Many thanks to Memsstar Ltd
for facilitating this camera's location and to The Forth Rivers Trust
& West Lothian Council
for capitally funding this camera. Kirkton weir was built to supply water to the mill ponds at Livingston mill, now part of the Almond Valley Heritage Centre
. Originally, the mill was used for grinding oats and corn while a smaller waterwheel, built in 1880, powered a butter churn.The mill stopped operating in the 1940s. The weir is a two-metre-high structure and a considerable barrier to fish migration. The construction of the new larinier fish pass, completed in 2018 as part of the Almond barriers project, will allow trout and salmon to access spawning grounds further upstream. Click here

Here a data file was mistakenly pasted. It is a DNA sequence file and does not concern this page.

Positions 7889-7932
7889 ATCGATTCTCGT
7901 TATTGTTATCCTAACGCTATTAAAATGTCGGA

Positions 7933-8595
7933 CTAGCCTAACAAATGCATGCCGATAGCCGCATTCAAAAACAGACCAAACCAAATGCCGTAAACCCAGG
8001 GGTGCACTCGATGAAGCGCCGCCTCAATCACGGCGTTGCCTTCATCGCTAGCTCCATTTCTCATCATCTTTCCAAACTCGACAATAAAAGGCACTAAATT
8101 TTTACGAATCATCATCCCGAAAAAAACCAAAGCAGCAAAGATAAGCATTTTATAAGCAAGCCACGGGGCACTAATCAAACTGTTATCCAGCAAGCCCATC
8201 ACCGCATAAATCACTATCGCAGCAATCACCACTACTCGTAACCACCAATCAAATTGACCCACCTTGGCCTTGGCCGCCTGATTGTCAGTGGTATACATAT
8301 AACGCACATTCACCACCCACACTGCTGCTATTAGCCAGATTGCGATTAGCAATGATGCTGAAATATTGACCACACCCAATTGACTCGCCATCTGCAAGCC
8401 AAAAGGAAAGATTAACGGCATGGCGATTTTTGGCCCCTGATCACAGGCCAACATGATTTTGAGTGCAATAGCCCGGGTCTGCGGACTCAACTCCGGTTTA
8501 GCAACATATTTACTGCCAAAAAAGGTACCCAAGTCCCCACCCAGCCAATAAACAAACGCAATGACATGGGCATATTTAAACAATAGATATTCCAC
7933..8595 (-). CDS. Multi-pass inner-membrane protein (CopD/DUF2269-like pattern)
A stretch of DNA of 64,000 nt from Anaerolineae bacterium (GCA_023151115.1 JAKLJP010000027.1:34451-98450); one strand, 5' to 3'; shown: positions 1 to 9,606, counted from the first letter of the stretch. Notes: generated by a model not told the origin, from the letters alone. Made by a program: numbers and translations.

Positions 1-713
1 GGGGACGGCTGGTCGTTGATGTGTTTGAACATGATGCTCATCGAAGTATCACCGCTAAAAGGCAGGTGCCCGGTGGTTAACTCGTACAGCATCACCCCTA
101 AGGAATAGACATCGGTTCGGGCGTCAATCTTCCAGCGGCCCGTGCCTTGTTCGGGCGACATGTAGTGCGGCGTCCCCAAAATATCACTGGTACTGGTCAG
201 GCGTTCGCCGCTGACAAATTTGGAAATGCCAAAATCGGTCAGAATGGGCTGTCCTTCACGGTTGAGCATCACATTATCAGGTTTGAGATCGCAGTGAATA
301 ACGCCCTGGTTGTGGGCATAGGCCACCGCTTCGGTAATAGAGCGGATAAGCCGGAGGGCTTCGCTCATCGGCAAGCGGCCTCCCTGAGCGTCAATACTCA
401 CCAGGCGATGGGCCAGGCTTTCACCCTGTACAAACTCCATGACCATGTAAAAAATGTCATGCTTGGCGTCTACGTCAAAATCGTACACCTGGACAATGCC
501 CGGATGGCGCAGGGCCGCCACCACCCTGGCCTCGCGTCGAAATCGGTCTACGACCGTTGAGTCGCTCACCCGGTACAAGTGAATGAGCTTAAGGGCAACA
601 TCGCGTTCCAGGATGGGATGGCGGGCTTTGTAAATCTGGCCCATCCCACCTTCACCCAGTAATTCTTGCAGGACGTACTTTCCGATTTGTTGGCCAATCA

to find out more about the Almond barriers project and the wider RiverLife: Almond & Avon project. The River Almond (Scottish Gaelic: Abhainn Amain) is a watercourse located in Lothian. Spanning approximately 28 miles (45 km), it originates from Hirst Hill in Lanarkshire, near Shotts. Flowing through West Lothian, it eventually empties into the Firth of Forth at Cramond, Edinburgh. The name "Almond/Amon" originates from ancient Celtic, simply meaning "river." Commencing its journey at Hirst Hill near Shotts in Lanarkshire, the river passes Seafield, Kirkton, and the center of Livingston. It continues through Almondell and Calderwood Country Park, where it converges with the Calder and Murieston waters. A weir along its course provides water for a feeder culvert that supplies the Union Canal. Due to the difference in elevation, the feeder must travel eastward for several miles before reaching the canal. By following paths through the country park and private land to the east, one can trace the river and feeder all the way to the Union Canal. Subsequently, the river flows east under the Almond Aqueduct of the Union Canal before turning northwards towards the Firth of Forth. It passes by Kirkliston and Cramond, ultimately joining the Firth of Forth near Cramond Island.The River Almond traverses areas that were formerly dominated by heavy industry, shale mining, and coal mining throughout much of the 20th century. As a result, the river has long been notorious for its elevated pollution levels. However, with the decline of mining and heavy industry in Central Scotland, the river has become cleaner over time. Efforts to restore wildlife populations are underway, with a healthy population of brown trout and improving numbers of Atlantic salmon (Salmo salar) and sea trout (Salmo trutta) returning to the river. The riverbanks also host a diverse range of bird species, including dippers, kingfishers, and grey herons. There have been increasing reports of otters in the area as well. Despite these positive developments, the river still serves as the primary conduit for transporting wastewater from southern West Lothian to the sea. While the introduction of water treatment plants has helped mitigate pollution, the river continues to face challenges such as high levels of detergent pollution and runoff from agricultural land. As a result, the river often emits a distinct "chemical odor," particularly noticeable in the section running through Almondell and Calderwood Country Park, where a significant outfall from the nearby East Calder treatment plant is situated.Fishing on the lower Almond is managed by Cramond Angling Club, which leases the rights from the Crown Estate. Day and season tickets are available for anglers. Historically, a small passenger ferry operated at the mouth of the Almond in Cramond. In 1997, the ferryman discovered the Cramond Lioness, a Roman-era sculpture, in the river bed mud. The sculpture is now on display at the Museum of Scotland in Edinburgh.